|Posted on Sunday, February 17, 2002 - 7:46 pm: |
Recently I had occasion to RMA my motherboard. In doing so, I had to remove my CPU and heatsink (which were bound together by the thermal interface material that came with the heatsink).
So I plucked them apart and sent the motherboard on it's merry way. I then set about cleaning off the melted thermal pad, scraping the larger bits off the heatsink fan and using a pair of tweezers for the blobs around the CPU core, then using 99% isopropanol on Q-tips for the rest.
The heatsink went swimmingly, as did the majority of the CPU core. Until, plucking off a stray piece of thermal interface material, my attention was distracted and I put a little (about 1/2 mm long, not very deep) scratch onto the CPU core (on the edge about 1/4 of the way from one of the corners, running perpendicular to the edge).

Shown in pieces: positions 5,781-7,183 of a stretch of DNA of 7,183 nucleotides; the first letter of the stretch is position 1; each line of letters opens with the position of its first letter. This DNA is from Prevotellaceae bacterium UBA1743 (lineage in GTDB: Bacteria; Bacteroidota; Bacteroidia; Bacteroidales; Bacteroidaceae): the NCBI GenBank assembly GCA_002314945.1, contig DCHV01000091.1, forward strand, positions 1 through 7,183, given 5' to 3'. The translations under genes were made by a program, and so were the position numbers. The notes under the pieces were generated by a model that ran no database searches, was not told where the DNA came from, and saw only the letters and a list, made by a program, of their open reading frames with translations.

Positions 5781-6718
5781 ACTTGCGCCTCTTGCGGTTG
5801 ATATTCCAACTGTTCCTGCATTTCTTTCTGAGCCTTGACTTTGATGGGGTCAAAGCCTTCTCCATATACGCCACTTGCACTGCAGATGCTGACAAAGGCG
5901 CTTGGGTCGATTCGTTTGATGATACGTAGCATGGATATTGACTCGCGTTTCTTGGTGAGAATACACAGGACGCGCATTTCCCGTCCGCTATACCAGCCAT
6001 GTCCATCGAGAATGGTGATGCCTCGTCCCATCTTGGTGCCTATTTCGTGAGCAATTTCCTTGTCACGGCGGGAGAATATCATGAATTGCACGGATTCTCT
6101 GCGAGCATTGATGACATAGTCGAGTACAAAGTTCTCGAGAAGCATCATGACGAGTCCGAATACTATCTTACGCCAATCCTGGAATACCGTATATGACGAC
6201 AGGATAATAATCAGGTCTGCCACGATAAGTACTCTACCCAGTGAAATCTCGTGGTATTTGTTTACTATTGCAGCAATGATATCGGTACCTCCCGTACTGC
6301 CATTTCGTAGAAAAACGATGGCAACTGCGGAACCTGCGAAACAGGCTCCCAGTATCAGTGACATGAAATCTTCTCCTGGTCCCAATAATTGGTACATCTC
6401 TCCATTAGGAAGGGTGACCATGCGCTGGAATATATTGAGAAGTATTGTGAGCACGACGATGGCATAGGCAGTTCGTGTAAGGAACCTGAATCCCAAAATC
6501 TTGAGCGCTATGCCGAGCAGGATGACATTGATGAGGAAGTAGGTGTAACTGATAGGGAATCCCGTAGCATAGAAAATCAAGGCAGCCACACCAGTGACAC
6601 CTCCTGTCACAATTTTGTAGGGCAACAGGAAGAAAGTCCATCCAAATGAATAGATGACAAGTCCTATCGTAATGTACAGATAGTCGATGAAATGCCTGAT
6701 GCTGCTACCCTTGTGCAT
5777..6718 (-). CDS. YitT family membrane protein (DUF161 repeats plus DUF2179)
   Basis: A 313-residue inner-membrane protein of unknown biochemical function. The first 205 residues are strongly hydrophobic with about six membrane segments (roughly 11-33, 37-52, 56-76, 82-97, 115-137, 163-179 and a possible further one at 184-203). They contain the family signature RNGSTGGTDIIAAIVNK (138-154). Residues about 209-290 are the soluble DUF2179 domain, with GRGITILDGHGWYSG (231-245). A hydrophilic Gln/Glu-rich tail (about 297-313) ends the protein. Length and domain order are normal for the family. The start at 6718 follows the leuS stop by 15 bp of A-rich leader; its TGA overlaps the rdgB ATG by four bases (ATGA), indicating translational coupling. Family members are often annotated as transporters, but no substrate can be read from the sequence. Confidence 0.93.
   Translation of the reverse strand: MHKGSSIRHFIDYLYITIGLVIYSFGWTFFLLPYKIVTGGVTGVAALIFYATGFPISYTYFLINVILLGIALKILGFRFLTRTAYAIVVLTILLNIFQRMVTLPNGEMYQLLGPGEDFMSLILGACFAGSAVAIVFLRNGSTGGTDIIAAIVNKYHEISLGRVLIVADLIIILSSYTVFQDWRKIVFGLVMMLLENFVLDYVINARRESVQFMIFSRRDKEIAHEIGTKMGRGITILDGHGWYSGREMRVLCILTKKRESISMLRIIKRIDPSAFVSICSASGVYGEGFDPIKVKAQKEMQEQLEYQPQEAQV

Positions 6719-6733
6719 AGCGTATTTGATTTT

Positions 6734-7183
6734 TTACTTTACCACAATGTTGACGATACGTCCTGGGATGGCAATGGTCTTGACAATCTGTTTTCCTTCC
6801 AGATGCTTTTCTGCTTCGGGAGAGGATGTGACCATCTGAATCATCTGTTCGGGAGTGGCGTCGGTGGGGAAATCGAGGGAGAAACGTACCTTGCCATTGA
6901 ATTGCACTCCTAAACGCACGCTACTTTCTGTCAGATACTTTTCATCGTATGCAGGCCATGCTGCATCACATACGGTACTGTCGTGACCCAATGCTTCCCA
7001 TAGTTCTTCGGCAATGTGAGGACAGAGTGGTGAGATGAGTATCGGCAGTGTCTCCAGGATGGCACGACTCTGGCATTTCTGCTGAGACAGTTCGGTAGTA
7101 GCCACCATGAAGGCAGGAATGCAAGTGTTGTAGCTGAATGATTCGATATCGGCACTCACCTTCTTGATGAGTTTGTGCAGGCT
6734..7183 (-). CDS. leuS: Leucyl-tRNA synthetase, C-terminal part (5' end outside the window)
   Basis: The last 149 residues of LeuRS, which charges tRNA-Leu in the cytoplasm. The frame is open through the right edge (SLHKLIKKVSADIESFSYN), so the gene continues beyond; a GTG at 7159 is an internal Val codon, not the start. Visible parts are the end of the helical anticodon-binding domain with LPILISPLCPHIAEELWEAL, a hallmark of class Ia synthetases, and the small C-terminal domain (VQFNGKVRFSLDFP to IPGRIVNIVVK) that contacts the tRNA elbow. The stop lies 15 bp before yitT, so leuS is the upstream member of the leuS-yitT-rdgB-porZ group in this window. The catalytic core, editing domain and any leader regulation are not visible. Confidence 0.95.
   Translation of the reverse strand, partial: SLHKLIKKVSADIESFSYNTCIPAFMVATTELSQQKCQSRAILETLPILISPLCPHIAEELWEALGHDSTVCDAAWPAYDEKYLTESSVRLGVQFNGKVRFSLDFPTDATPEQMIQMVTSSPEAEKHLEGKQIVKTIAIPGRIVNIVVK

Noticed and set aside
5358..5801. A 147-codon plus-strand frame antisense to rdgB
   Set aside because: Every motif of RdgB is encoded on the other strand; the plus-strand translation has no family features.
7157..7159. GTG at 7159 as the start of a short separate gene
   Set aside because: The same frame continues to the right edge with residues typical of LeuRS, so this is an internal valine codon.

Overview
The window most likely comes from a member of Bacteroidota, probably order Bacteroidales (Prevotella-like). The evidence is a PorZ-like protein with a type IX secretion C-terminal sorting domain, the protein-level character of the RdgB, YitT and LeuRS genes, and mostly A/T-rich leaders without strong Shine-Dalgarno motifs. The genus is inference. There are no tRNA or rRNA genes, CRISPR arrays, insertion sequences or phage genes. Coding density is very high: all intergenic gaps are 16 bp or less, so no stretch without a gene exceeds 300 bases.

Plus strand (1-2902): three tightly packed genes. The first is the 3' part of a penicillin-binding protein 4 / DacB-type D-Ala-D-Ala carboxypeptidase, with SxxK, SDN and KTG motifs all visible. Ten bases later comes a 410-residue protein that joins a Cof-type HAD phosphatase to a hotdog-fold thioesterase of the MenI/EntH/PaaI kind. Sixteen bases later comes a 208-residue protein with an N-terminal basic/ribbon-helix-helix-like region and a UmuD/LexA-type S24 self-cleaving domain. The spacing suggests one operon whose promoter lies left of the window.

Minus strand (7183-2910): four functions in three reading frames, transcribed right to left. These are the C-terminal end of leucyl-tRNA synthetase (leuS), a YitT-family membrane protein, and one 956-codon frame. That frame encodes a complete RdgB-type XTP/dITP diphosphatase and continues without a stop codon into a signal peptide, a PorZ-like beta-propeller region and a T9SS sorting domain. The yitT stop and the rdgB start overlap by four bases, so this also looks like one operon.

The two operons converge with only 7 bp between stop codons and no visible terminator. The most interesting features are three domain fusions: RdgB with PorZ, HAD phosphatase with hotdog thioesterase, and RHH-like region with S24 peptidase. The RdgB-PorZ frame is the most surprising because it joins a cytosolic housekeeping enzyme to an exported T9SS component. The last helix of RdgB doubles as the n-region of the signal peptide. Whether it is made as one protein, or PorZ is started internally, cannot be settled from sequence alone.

Now I am on tenterhooks about whether the CPU (an Athlon XP 1800) will work or not when the prodigal motherboard returns. If someone could enlighten me on 'how much scratch is too much scratch' and put me out of my suspenseful misery (one way or another) or even provide some preparation for jubilation/despair I would be most grateful.
Many thanks in advance,
|Posted on Monday, February 18, 2002 - 8:35 am: |
As long as the core itself is not breached you should be O.K. I don't recommend using TIMS as a heat transfer medium just for the fact you described. Heatsink compound is a better solution and IMHO does a far better job.
|Posted on Tuesday, February 19, 2002 - 5:07 pm: |
Gads, good luck man. I know the feeling of having a brand new broken CPU.